After hiking past mining ruins dating from the previous century, there is something especially strange about arriving at the summit of a Thirteener to find modern solar panels that, in conjunction with propane tanks, provide the juice to keep the communications repeater on the summit humming along.
Formerly known as blandly as UN 13548 or unofficially as "Repeater Peak," this peak was officially renamed in early 2013 as Kuss Peak. Sticking with the old repeater theme, however...So, what is as repeater, anyhow? Simply put, a repeater is an electronic device that receives a signal and retransmits it at a higher level and/or higher power, or onto the other side of an obstruction, so that the signal can cover longer distances#.
A relatively gentle mountain, Kuss Peak is not going to top the list of exciting summits, but from this perch 13,548 feet above sea level, the visitor to this summit enjoys delightful views ranging from nearby neighbors in the Mosquito Gulch basin out to numerous Continental Divide summits and beyond. Several alpine lakes, including Clooney Lake and Oliver Twist Lake, call Mosquito Gulch home and the area is dotted by mining ruins and rusting extraction industry equipment spanning at least half of the 20th century, lending an interesting historical color to the basin.
Colorado Rank: S -- This is a soft ranked* peak.
Mountain Range: Tenmile-Mosquito
Prominence: 288 ft.
USGS Quad: Climax
Trails Illustrated Map: #109 (Breckenridge, Tennessee Pass)
Rank and Prominence Reference: Lists of John
*The "S" designation, for soft rank, means the summit has the potential of qualifying as a ranked peak based on the more optimistic interpolation. Interpolation takes place where summit the USGS (United States Geological Survey) does not explicitly state a saddle elevation and/or a summit elevation in the quadrangle map.
Generally, there is relatively little red tape in this part of the National Forest. The Mosquito Gulch area is a patchwork of property ownership, both public (mostly National Forest but one block of State of Colorado land) and private (primarily mining claims). In fact, the summit of Kuss Peak resides on un-signed private property. Stay far away from any of the structures and equipment on the summit and appreciate the fact that recreational use of the land in this area goes largely unchallenged.
Camping & Lodging
Dispersed 4x4 and walk-in camping is available in the Mosquito Creek basin. This area has been heavily mined, making the safety of the water suspect for human consumption.
Several national Forest developed campgrounds are available in the greater Fairplay-Alma area.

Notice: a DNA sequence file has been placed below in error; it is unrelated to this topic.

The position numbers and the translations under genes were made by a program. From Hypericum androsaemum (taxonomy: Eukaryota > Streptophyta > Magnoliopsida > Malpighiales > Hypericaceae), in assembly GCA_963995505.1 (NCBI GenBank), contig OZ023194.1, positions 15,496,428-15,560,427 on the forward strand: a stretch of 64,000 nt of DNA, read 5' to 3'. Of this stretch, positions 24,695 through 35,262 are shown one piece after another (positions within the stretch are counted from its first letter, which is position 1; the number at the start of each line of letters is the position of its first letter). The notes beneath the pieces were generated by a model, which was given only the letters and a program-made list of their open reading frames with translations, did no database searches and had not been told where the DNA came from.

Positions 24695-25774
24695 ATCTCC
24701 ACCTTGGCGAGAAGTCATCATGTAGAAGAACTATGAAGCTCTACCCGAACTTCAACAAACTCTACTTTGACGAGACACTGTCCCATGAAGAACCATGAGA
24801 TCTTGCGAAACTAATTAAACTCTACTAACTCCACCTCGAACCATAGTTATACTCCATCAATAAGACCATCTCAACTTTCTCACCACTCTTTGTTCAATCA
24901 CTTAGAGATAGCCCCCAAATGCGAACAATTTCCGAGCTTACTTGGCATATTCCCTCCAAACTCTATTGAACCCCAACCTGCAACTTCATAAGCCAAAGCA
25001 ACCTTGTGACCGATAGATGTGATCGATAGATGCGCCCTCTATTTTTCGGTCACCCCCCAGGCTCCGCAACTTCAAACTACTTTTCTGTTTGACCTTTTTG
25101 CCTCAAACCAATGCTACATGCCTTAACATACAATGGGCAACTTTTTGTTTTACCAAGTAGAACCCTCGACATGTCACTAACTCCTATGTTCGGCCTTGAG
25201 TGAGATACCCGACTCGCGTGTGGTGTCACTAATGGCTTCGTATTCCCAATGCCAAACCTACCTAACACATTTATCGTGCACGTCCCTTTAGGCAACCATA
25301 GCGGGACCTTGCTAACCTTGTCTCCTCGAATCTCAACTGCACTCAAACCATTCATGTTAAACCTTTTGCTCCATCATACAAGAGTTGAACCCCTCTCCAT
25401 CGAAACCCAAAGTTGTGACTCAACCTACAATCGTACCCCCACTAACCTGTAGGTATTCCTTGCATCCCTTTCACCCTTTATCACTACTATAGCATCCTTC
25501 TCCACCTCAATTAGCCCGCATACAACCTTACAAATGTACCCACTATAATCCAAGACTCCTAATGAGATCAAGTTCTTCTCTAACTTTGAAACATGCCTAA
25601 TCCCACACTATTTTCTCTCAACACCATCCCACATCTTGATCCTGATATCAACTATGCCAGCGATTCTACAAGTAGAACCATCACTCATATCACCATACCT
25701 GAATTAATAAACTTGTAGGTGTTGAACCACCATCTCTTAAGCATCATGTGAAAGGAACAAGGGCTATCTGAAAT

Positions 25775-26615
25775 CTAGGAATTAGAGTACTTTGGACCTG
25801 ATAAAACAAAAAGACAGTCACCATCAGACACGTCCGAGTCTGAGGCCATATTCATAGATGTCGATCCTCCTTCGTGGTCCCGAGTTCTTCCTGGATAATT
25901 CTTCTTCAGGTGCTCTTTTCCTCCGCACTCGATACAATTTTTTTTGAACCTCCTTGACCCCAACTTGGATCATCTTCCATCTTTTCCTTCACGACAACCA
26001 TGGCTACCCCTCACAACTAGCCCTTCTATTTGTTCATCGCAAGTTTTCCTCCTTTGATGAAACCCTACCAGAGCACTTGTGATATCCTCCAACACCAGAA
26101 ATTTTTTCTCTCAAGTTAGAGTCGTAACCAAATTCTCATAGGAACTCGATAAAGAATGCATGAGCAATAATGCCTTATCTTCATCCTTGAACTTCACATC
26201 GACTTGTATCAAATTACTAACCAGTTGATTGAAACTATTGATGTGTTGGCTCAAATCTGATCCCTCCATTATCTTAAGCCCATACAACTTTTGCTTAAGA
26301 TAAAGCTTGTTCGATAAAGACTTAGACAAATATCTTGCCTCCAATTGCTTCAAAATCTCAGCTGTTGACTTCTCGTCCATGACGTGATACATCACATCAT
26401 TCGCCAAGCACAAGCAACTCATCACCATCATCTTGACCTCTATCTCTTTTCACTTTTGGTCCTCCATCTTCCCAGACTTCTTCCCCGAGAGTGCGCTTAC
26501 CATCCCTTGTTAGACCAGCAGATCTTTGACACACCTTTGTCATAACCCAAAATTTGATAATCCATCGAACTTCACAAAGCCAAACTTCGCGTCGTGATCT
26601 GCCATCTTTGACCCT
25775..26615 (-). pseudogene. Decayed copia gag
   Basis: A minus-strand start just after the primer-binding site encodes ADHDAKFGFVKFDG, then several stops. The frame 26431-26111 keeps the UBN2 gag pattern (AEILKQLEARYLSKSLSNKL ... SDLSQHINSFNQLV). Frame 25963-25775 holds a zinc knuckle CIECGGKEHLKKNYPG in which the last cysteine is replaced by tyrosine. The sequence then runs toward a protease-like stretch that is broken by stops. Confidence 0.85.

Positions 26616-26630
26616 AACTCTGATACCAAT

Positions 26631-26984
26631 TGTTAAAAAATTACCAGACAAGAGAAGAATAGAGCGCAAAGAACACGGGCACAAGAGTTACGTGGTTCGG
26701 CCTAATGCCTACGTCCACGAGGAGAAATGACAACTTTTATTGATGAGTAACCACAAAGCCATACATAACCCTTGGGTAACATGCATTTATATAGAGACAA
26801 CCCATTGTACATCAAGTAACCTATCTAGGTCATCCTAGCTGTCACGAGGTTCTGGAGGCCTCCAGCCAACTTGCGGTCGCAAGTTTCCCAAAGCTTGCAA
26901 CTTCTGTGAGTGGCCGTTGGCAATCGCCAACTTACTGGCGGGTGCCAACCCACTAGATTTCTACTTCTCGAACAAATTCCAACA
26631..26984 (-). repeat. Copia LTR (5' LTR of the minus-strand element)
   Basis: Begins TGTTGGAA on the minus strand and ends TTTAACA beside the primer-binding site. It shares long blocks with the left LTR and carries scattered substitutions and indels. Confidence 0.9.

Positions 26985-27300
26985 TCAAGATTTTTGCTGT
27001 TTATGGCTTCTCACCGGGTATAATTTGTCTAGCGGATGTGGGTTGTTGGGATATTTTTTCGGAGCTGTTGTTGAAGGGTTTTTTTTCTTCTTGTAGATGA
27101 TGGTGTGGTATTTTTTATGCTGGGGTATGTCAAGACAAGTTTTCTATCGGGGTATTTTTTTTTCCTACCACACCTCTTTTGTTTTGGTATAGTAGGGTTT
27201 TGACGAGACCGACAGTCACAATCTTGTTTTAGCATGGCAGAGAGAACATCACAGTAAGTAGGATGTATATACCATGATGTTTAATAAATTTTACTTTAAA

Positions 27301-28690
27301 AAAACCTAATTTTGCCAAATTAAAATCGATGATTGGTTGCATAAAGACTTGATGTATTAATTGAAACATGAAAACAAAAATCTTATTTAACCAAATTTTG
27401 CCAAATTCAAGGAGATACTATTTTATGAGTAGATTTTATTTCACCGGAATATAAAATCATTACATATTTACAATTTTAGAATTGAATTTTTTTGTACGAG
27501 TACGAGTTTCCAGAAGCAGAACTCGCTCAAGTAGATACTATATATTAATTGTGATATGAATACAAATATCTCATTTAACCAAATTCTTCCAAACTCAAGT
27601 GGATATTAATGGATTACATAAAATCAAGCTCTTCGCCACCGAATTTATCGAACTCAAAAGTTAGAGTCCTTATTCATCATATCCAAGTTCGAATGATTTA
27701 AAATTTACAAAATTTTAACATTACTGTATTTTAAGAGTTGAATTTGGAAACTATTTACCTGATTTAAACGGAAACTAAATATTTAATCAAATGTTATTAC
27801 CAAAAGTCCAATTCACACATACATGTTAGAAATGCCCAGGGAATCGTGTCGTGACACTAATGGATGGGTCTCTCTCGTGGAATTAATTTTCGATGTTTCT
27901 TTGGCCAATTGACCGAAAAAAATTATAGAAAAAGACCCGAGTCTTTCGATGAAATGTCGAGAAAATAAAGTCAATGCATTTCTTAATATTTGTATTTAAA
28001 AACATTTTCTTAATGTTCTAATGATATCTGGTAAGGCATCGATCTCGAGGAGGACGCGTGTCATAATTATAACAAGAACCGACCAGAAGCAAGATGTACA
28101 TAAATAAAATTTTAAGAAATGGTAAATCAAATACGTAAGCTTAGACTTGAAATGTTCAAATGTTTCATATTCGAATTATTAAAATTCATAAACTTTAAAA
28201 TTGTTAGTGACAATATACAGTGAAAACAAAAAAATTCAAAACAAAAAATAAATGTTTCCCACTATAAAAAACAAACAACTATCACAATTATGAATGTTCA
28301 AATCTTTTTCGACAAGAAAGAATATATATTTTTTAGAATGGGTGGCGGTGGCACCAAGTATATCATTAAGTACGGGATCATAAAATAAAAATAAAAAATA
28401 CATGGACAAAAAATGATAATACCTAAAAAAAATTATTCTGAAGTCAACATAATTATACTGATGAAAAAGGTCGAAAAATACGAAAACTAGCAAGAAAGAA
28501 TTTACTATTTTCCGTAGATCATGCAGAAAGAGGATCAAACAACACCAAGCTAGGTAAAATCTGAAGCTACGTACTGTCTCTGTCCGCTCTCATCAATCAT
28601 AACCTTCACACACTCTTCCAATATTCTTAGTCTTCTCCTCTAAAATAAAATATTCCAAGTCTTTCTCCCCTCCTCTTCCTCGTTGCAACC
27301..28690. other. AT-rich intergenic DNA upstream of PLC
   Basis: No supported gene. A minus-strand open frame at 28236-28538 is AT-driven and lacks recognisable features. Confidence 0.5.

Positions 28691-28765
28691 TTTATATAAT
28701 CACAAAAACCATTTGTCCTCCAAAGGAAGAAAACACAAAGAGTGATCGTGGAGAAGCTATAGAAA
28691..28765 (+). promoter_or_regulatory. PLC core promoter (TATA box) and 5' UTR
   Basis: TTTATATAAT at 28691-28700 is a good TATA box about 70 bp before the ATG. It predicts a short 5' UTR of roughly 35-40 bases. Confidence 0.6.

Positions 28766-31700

|Campground||Nightly Fee||Number of Sites||Reservations Accepted?||Elevation|
|Fourmile Campground||$12.00||14||No||10,762 ft.|
|Horseshoe Campground||$12.00||19||Yes||10,560 ft.|
|Weston Campground||$12.00||14||No||10,200 ft.|
|Buffalo Springs Campground||$12.00||18||Yes||9,000 ft.|
Fairplay & Alma Lodging
The nearby Hwy 9 communities of Fairplay and Alma provide a laid-back atmosphere and reasonable prices for lodging. A few hotel rooms and lodges exist in these small communities, but privately-owned rental cabins can allow for ample privacy with all of the comforts of home.
Detailed information about lodging in Fairplay and Alma may be found here: South Park Area Lodging
Dispersed 4x4 camping may be available along Birdseye Gulch. This area has been heavily mined, making the safety of the water suspect for human consumption.
National Forest Developed Campgrounds
The Leadville Ranger District of the Pike & San Isabel National Forest and the Eagle / Holy Cross Ranger District of the White River National Forest each contains numerous campgrounds
Leadville/Twin Lakes Lodging
The Leadville/Twin Lakes area provides more simple down-to-earth, budget-friendly lodging option, including family RV parks. Still, proximately to several attractions, including Colorado’s High Point (Mount Elbert 14,433 ft.) mean snagging a room requires careful planning in advance of your visit.
For detailed information about lodging in the Leadville/Twin Lakes area, visit this website: Leadville Lodging
Weather & Seasons
Fall: Autumn (beginning late in “calendar summer”) is a fantastic time in the Mosquito Gulch area. The tundra plants burn crimson and fiery orange, the summer crowds have begun to disperse and the afternoon thunderstorms become less of given.
Winter & Spring: Mosquito Pass Road is likely plowed the first few miles from Hwy 9 through the tiny community of Park City. An approach from the west side would take advantage of the well-maintained Colorado Hwy 91. All routes in this area in the winter need to keep carefully in mind the generally unstable Colorado snowpack.
Summer: Summer makes for easy access (clear, typically dry roads), but the afternoon thunderstorm (that sometimes arrives in late morning!) becomes a key objective hazard. Start early in the day to be back down to treeline prior to the daily storm. This area is also quite popular with motorized vehicle recreationalist in the summer, so if you do not enjoy sharing the high country with dirt bikes and ATVs, then plan to visit Kuss Peak some other time of the year.